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when luthiers open their conversation with that, you just know that its not going to be a cheap repair.
Practicing the other day and playing slide in the lower registers and my chinese, left hand, SX 335 starts to vibrate. WTF???!!!! So I stopped playing and gave the guitar a shake. Sure enough, the centre block is rattling around inside.
Now, the guitar only cost me $400 and one estimate was $1K and up. Going to check in with some other luthiers, but my FB group buddies all think that a self repair is best. If I get it - YaY!! If not it sits in the corner gathering dust, like it will if repar 3stimates continue to be over $1K.
I have sent an email to SX to see if they might be able to offer something more palatable.
But sheesh. I was really just getting into the guitar and getting to know how it responded to different playing techniques. And I was really digging it. Oh well, pick up another guitar and get on with it.
 
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They probably want to remove the top. Maybe you could put it in place and inject glue top and bottom, then carefully clamp it. Or something like that...
 

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Lee Valley Tools sells something they call "Chair Doctor". It's a thinned carpenter's-type glue, in a dispenser that has what is essentially a hypodermic needle tip. The idea is to be able to get glue deeply into tight spaces to stop squeaking. I highly doubt that it wuld allow you to apply glue to the relevant places inside the guitar body, but the principle seems reasonable enough. You would have to be able to find some sort of tubing, whether plastic or metal that would permit reaching the places where the glue need to go.

But yeah, when someone says "Never seen THAT before", you know it's going to be expensive. I suppose that budget instruments are budget, in part, because less attention is placed on assembly and set-up. In this case, it would seem that the glue joint between the block and body needed a little more attention.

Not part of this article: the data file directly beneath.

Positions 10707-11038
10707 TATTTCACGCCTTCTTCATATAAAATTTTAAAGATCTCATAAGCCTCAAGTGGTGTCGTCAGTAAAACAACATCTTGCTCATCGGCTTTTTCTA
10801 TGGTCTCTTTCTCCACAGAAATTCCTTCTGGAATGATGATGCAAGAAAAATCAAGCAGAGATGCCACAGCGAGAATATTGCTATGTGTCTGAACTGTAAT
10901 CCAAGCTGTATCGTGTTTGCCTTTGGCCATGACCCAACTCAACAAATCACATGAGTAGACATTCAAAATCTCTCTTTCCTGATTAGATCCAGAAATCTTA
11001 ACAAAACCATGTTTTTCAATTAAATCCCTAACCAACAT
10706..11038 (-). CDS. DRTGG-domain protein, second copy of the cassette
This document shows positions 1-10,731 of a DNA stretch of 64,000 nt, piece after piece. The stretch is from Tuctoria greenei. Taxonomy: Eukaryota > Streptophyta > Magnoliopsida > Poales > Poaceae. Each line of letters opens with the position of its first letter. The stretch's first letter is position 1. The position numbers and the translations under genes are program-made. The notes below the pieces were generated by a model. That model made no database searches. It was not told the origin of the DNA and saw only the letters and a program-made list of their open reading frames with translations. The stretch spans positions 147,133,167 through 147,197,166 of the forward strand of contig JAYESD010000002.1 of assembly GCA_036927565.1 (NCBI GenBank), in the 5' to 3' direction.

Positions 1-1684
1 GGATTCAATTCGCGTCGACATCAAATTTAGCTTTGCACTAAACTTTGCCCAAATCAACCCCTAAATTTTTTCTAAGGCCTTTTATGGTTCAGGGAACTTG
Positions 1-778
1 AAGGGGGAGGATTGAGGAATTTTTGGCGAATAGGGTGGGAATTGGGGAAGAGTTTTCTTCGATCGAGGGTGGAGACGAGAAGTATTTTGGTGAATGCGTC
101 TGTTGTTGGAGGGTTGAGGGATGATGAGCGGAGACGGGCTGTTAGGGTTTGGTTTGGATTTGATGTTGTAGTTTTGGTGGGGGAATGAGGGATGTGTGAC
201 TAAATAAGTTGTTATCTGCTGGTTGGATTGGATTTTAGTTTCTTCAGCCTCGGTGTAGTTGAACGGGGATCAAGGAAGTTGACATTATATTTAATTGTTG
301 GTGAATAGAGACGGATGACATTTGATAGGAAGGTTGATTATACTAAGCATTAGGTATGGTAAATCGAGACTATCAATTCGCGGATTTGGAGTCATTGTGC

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That's some scorchin' hot blues to get that glue to release !! Yeow !!

Sorry for you situation. I've taken the binding and back off a beater acoustic with heat and steam via a cheap steam iron.
I used a cloth between the iron and the wood. You can scorch the wood but at this point some refin sounds likely. My only advise would be to go slow and careful. I do not know how to get heat on the binding in the cutaways tho, that may be where pro's would route off the binding. I've not tried a head gun for this type of case.
I'd suggest using a razor to just etch a line on the sides of the binding to perhaps minimize chipping and tear-out of the sides and top.
Just some 2cents, in case you get to feeling brave.
 

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Mad Strappier
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Spray foam baby! Lots of it. Just kidding, I am not a luthier, I just play one on the internet.
Maybe a little wouldn't hurt?

Hope you can find a way out.
 
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